(From top to bottom; from left to right) Panoramic view of the city; Chaco Government House; Palacio de Justicia of Resistencia; Resistencia Casino & Hotel and the New Bank of Chaco.
|Nickname(s): City of sculptures|
|Departments of Argentina||San Fernando|
|• Mayor||Aída Ayala|
|• Total||562 km2 (217 sq mi)|
|Elevation||20 m (164 ft)|
|• Density||490/km2 (1,300/sq mi)|
|Time zone||ART (UTC−3)|
Resistencia (pronounced: [resisˈtensja]) is the capital and largest city in the province of Chaco, in northeastern Argentina. At the 2001 census, the population of the Resistencia city proper was 274,490 inhabitants. It is the anchor of a slightly larger metropolitan area, Greater Resistencia, which comprises three more municipalities and has a 2008 population estimate of 377,000. This metro area is the largest in the province, and the eleventh most populous in the country. It is located along the Negro River, a branch of the much larger Paraná river, opposite the city of Corrientes, Corrientes Province.
The area was originally inhabited by some guaycuru aboriginals, such as the tobas. Their resistance to evangelisation postponed efficient European settlement until the late 19th century. Not until 1865 was a proper settlement established, and on January 27, 1878, Resistencia was formally established as the territorial capital. The national government supported immigration, and in 1878 the first Italian immigrants arrived. The first City Council was made up entirely of members originating from that country.
Resistencia is one of the warmest cities in Argentina, and is known for its extremely hot, humid summer weather with frequent lightning. The climate is subtropical, with a cooler, dryer season and a long, humid summer. Fall and spring are often marked by sudden transitions from summer weather patterns to winter weather patterns.
During the summer, temperatures attain highs of 30 °C (86F) to 35 °C (95F) on a daily basis, often up to 38 °C (100F). The record temperature is 42.3 °C (108.1F). Nights are warm and sticky, between 19 °C (66F) and 25 °C (77F), and afternoon thunderstorms are common. The transition to fall is slow: March's temperatures are very similar to midsummer, and April is still warm with an average high of 26 °C (79F) and a low of 17 °C (63F), and rainfall is very abundant: 284 mm, or 11.2 in during that month. The dry, cool season starts in May and lasts until September. During its peak in June and July, the average high is 20 °C (68F) and the average low is 10 °C (50F), with rainfall below 50 mm (2 in) in a month. These averages reflect the fact that there are two distinct weather patterns that alternate in the winter: the northerly, tropical pattern, and the southerly pattern of the Pampas: thus, there are periods of very warm, dry weather (25 °C to 30 °C, or 77F to 86F) with warm nights (15 °C, or 59F) followed by strong southerly winds, often accompanied with drizzle and temperatures that hover around 10 °C (50F) for days at a time (creating a surprisingly cold feeling), followed by dry air and blue skies and cold nights (2 °C to 7 °C, or 36F to 45F) and pleasant, cool days between 15 °C and 20 °C (59F to 68F). Light frost occurs under very calm conditions with cold air in place; usually measured temperatures will hover between 0 °C and 3 °C (32F to 37F) but frost will cover the ground. On occasion, however, under very cold weather patterns, measured temperatures reach -2 °C (28F), with a record low of -3.8 °C (25F).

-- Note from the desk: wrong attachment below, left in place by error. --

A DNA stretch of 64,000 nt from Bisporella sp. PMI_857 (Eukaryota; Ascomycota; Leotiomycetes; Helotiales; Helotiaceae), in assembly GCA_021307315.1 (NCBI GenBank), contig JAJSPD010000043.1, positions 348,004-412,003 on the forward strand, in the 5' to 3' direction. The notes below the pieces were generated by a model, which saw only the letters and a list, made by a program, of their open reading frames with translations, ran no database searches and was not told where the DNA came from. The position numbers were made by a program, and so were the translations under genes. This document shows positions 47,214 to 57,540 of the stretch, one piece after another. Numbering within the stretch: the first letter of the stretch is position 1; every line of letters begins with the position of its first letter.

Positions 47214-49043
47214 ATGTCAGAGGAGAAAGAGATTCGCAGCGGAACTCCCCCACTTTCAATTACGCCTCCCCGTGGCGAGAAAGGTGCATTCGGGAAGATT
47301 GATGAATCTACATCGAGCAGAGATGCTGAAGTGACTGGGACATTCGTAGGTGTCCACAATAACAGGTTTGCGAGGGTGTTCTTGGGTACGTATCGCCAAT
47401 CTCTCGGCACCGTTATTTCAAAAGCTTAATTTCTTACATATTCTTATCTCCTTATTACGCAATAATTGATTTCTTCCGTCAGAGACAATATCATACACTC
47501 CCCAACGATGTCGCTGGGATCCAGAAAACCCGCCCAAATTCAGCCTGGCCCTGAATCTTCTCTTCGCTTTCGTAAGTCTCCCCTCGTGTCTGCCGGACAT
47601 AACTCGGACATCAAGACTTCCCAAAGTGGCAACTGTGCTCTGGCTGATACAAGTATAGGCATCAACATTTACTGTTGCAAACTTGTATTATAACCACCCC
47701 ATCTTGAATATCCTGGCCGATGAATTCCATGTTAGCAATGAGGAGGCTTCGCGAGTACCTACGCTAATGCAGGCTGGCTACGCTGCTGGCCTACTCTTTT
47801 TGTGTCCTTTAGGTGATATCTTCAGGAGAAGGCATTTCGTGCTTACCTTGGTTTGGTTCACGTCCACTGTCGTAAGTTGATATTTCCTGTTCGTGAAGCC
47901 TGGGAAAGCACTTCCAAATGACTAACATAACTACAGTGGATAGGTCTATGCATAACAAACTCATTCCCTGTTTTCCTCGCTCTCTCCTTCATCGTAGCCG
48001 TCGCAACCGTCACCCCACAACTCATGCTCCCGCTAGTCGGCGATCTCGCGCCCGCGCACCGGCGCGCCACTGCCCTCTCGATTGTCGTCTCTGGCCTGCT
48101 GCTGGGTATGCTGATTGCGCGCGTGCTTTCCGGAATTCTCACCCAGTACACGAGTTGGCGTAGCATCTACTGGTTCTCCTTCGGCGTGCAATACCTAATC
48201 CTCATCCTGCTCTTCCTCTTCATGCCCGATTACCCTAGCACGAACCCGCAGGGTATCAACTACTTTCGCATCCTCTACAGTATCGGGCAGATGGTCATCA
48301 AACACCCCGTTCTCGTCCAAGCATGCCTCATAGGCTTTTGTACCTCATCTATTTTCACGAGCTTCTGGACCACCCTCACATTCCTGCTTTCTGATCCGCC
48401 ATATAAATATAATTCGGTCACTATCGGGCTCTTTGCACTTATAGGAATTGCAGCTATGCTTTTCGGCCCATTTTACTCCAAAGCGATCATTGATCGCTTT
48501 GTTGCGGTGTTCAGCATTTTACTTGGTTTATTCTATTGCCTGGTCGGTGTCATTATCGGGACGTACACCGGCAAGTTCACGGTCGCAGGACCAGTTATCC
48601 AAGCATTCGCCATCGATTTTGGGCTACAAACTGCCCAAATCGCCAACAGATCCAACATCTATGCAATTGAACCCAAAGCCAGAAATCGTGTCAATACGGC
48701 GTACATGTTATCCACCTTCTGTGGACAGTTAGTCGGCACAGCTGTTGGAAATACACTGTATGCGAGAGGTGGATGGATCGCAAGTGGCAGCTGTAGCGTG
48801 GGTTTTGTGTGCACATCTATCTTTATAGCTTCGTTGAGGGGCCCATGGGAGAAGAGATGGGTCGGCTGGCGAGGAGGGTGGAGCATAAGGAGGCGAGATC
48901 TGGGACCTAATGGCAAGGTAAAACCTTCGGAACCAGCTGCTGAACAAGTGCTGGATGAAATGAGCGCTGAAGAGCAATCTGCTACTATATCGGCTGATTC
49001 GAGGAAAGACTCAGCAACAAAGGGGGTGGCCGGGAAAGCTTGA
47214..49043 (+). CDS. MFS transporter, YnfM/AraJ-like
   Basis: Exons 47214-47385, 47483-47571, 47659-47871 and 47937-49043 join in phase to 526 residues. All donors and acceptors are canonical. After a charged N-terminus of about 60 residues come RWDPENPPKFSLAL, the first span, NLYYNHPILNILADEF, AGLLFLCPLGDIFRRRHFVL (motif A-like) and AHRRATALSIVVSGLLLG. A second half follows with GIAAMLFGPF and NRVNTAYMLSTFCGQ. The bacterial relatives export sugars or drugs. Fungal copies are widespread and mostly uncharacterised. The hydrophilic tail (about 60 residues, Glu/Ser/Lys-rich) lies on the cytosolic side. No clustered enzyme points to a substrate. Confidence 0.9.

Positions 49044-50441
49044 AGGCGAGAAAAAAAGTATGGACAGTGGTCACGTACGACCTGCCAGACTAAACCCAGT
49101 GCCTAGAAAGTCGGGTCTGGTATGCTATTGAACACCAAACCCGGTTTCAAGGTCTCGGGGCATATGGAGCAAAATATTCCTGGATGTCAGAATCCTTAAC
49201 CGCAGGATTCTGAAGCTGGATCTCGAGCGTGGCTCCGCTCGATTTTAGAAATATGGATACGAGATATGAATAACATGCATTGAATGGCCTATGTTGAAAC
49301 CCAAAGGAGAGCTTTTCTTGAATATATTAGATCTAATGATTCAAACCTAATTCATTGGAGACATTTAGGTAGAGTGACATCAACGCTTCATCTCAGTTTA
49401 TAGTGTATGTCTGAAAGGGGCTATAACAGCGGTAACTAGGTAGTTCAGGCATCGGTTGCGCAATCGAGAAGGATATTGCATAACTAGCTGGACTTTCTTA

The city's economy, originally based on agriculture and trade, has diversified into the service sector in recent decades.
Resistencia is known nationally as the "city of sculptures" and "open air museum," due to the more than 500 monuments and other works of art spread among its streets.
The city has organized the Biennial International Sculptures Contest since 1988; after each contest the sculptures remain in the city for public display in parks or sidewalks. Since 1997, the event has been sponsored by UNESCO. Resistencia is also home to a number of museums, including the René Bruseau Provincial Museum of Fine Arts, the Augusto Schulz Museum of Natural History, the Juan Alfredo Martinet Museum of Anthropology, the Ichoalay Cultural Museum, and the Ertivio Acosta Museum of Man in Chaco.
The city has been served by Resistencia International Airport since 1965; its terminal, completed in 1971, was designed by renowned modernist architect Amancio Williams. Its access via highways includes National Route 11 (north to south), National Route 16 (westbound), and the General Belgrano Bridge, which has connected Resistencia to its twin port city of Corrientes since 1973. Following the closure of rail lines in the area during the privatization of the nation's railways in the early 1990s, the city's rail links were re-established with the opening of the provincially-funded Sefecha line in 1997.
Resistencia has five sister cities:
- Udine, Italy (1993).
- Trento, Italy (2002).
- Asunción, Paraguay (2006).
- São Vicente, Brazil (2006).
- New Orleans, United States (2012).
- Emilio Ambasz, architect.
- Miguel Ángel Carbonell, footballer.
- Emiliano Grillo, professional golfer.
- Matías Martínez, footballer.
- Milo Lockett, painter.
- Flor de la V, transsexual vedette.
- INDEC (2008-06-12). "Encuesta Permanente de Hogares" (in Spanish). Retrieved 2010-01-18.
- Altamirano - Dellamea de Prieto - Sbardella "Comienzos de la labor misional en el Chaco". Subsecretaría de Cultura de la Provincia del Chaco (in Spanish). Retrieved 2010-02-18.[dead link]
- Silvina Iturralde (2006-06-18). "Resistencia, la ciudad de las esculturas". Clarín.
- Argentine Senate (2006). "Expediente número 3317/06" (in Spanish).
- Ferrolatino: Sefecha
|Wikimedia Commons has media related to Resistencia, Chaco.|
- Municipality of Resistencia
- Municipal information: Municipal Affairs Federal Institute (IFAM), Municipal Affairs Secretariat, Ministry of Interior, Argentina. (Spanish)